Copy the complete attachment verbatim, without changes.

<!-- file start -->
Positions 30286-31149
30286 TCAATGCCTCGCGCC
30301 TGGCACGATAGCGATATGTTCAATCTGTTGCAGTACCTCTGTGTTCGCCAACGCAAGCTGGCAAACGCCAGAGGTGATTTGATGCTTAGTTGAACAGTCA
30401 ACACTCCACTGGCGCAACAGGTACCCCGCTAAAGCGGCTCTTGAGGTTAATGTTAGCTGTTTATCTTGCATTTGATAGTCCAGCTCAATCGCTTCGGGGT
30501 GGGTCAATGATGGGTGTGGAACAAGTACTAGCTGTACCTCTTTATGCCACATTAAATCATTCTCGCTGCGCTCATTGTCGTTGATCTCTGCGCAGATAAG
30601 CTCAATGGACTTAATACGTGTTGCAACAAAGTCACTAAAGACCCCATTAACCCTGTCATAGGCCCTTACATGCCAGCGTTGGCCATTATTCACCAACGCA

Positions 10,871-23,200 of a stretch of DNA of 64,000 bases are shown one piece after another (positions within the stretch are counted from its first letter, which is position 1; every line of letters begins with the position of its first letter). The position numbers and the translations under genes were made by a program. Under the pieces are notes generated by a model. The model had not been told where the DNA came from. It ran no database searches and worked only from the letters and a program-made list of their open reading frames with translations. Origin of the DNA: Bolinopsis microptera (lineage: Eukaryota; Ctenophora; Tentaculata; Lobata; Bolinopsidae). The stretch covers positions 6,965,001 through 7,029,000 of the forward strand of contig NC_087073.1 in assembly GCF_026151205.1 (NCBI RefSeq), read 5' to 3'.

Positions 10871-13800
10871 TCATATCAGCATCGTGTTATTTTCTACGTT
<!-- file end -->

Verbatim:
Positions 30286-31149
30286 TCAATGCCTCGCGCC
30301 TGGCACGATAGCGATATGTTCAATCTGTTGCAGTACCTCTGTGTTCGCCAACGCAAGCTGGCAAACGCCAGAGGTGATTTGATGCTTAGTTGAACAGTCA
30401 ACACTCCACTGGCGCAACAGGTACCCCGCTAAAGCGGCTCTTGAGGTTAATGTTAGCTGTTTATCTTGCATTTGATAGTCCAGCTCAATCGCTTCGGGGT
30501 GGGTCAATGATGGGTGTGGAACAAGTACTAGCTGTACCTCTTTATGCCACATTAAATCATTCTCGCTGCGCTCATTGTCGTTGATCTCTGCGCAGATAAG
30601 CTCAATGGACTTAATACGTGTTGCAACAAAGTCACTAAAGACCCCATTAACCCTGTCATAGGCCCTTACATGCCAGCGTTGGCCATTATTCACCAACGCA

Positions 10,871-23,200 of a stretch of DNA of 64,000 bases are shown one piece after another (positions within the stretch are counted from its first letter, which is position 1; every line of letters begins with the position of its first letter). The position numbers and the translations under genes were made by a program. Under the pieces are notes generated by a model. The model had not been told where the DNA came from. It ran no database searches and worked only from the letters and a program-made list of their open reading frames with translations. Origin of the DNA: Bolinopsis microptera (lineage: Eukaryota; Ctenophora; Tentaculata; Lobata; Bolinopsidae). The stretch covers positions 6,965,001 through 7,029,000 of the forward strand of contig NC_087073.1 in assembly GCF_026151205.1 (NCBI RefSeq), read 5' to 3'.

Positions 10871-13800
10871 TCATATCAGCATCGTGTTATTTTCTACGTT